Coastal Desk

Southeast Louisiana is sinking under the waves faster than any coastal landscape in the world. With so much at stake for Louisiana and the nation, WWNO has made coastal news a priority.

Since mid-2014 our Coastal Desk reporting team has been producing frequent news reports and in-depth features covering coastal erosion and restoration; hurricane protection; offshore energy and other coastal businesses; wildlife and fisheries impacts; and coastal communities and culture.

Support for the Coastal Desk comes from the Walton Family Foundation, the Coypu Foundation, the Greater New Orleans Foundation, and local listeners.

Subscribe to the Coastal Desk as a podcast:

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2. Go to the File Menu, click on Subscribe to Podcast…

3. Enter this URL: http://wwno.org/podcasts/70174/rss.xml

And that’s it! New episodes download automatically.

Jesse Hardman / WWNO

This spring a state committee approved $477 million for coastal protection and restoration. When you throw in federal dollars, and private funding as well, fixing Louisiana's coast is becoming big business.

Here are some of the people who stand to benefit.

Deep in St. Bernard Parish’s Lake Athanasio, a construction crew is hard at work. Ben Leblanc is standing on a floating barge, overseeing his troops who are knee deep in marsh, battling enormous horse flies.

Laine Kaplan-Levenson / WWNO

A group of environmentalists are walking 100 miles from Grand Isle to Baton Rouge, along Louisiana Highway 1. They’re protesting Governor Jindal’s signing of Senate Bill 469, which blocked a New Orleans levee board lawsuit against oil and gas companies.

The members hail from around Louisiana. They want Gulf residents to be more aware of decisions made in Baton Rouge that impact their coastal communities.

Jesse Hardman / WWNO

A consortium of environmental and industry stakeholders are making concrete reefs on the Gulf Coast in an attempt to create new oyster habitats. The Lake Athanasio project covers a half a mile of St. Bernard Parish coastline, and seeks to satisfy coastal restoration and commercial interests by giving oysters a sustainable habitat to mature.

Tyler Ortego developed the engineering concept behind the artificial reefs.

Eve Troeh / WWNO

The Bayou Bienvenue Wetland Triangle of today is what is called a “ghost swamp”. Until the 1960s, it was a full of cypress trees, part of the central wetlands system that ran from the Lower 9th Ward all the way to Lake Borgne. But destructive forces — from levee and canal construction to invasive species — turned this freshwater swamp into a saltwater marsh, killing all the cypress trees in the process. You see their dead trunks like scarecrows in the water, and don’t see much else.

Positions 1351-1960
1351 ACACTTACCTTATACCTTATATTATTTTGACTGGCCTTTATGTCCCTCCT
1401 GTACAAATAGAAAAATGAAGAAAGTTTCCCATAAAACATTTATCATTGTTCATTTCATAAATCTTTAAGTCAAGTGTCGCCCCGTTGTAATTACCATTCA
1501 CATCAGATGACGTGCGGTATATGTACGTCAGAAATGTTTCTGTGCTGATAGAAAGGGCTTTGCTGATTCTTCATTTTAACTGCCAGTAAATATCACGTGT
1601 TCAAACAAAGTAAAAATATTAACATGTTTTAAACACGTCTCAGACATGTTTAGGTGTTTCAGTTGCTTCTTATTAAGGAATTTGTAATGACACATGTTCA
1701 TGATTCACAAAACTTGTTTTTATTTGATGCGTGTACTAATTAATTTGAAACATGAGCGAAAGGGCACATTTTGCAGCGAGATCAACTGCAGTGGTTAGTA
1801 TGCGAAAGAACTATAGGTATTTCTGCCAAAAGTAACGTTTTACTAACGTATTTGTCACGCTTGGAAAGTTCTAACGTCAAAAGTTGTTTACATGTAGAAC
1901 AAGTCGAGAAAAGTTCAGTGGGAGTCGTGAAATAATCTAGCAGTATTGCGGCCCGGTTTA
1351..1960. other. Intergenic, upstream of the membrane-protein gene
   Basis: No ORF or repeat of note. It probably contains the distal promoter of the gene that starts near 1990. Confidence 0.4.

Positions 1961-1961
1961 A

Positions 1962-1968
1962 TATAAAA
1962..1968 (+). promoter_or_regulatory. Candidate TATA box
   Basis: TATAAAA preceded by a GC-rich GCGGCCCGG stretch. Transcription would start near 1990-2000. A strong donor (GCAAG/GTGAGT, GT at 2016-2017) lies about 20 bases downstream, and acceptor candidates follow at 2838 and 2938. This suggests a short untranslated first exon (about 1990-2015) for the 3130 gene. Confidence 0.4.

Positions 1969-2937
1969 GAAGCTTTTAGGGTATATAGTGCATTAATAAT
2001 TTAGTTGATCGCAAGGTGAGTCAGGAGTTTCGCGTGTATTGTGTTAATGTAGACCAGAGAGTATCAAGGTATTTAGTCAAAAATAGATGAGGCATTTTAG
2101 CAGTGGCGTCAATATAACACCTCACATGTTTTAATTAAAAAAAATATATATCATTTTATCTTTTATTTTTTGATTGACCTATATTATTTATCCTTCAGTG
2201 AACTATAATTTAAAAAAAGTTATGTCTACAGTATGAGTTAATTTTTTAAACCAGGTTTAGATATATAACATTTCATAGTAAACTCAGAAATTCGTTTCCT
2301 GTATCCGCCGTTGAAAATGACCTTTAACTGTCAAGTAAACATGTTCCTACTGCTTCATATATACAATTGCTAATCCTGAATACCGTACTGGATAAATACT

Laine Kaplan-Levenson / WWNO

The Bayou Bienvenue Wetland Triangle of today is what is called a “ghost swamp”. Until the 1960s, it was a full of cypress trees, part of the central wetlands system that ran from the Lower 9th Ward all the way to Lake Borgne. But destructive forces — from levee and canal construction to invasive species — turned this freshwater swamp into a saltwater marsh, killing all the cypress trees in the process. You see their dead trunks like scarecrows in the water, and don’t see much else.

Laine Kaplan-Levenson / WWNO

The Bayou Bienvenue Wetland Triangle of today is what is called a “ghost swamp”. Until the 1960s, it was a full of cypress trees, part of the central wetlands system that ran from the Lower 9th Ward all the way to Lake Borgne. But destructive forces — from levee and canal construction to invasive species — turned this freshwater swamp into a saltwater marsh, killing all the cypress trees in the process. You see their dead trunks like scarecrows in the water, and don’t see much else.

Laine Kaplan-Levenson / WWNO

The Bayou Bienvenue Wetland Triangle of today is what is called a “ghost swamp.” Until the 1960s, it was a full of cypress trees, part of the central wetlands system that ran from the Lower 9th Ward all the way to Lake Borgne. But destructive forces — from levee and canal construction to invasive species — turned this freshwater swamp into a saltwater marsh, killing all the cypress trees in the process. You see their dead trunks like scarecrows in the water, and don’t see much else.

Eve Troeh / WWNO

The Bayou Bienvenue Wetland Triangle of today is what is called a “ghost swamp”. Until the 1960s, it was a full of cypress trees, part of the central wetlands system that ran from the Lower 9th Ward all the way to Lake Borgne. But destructive forces — from levee and canal construction to invasive species — turned this freshwater swamp into a saltwater marsh, killing all the cypress trees in the process. You see their dead trunks like scarecrows in the water, and don’t see much else.

Laine Kaplan-Levenson / WWNO

The Bayou Bienvenue Wetland Triangle of today is what is called a “ghost swamp”. Until the 1960s, it was a full of cypress trees, part of the central wetlands system that ran from the Lower 9th Ward all the way to Lake Borgne. But destructive forces — from levee and canal construction to invasive species — turned this freshwater swamp into a saltwater marsh, killing all the cypress trees in the process. You see their dead trunks like scarecrows in the water, and don’t see much else.

Tropical storms are migrating out of the tropics, reaching their peak intensity in higher latitudes, where larger populations are concentrated, a new NOAA-led study published in the journal Nature says.

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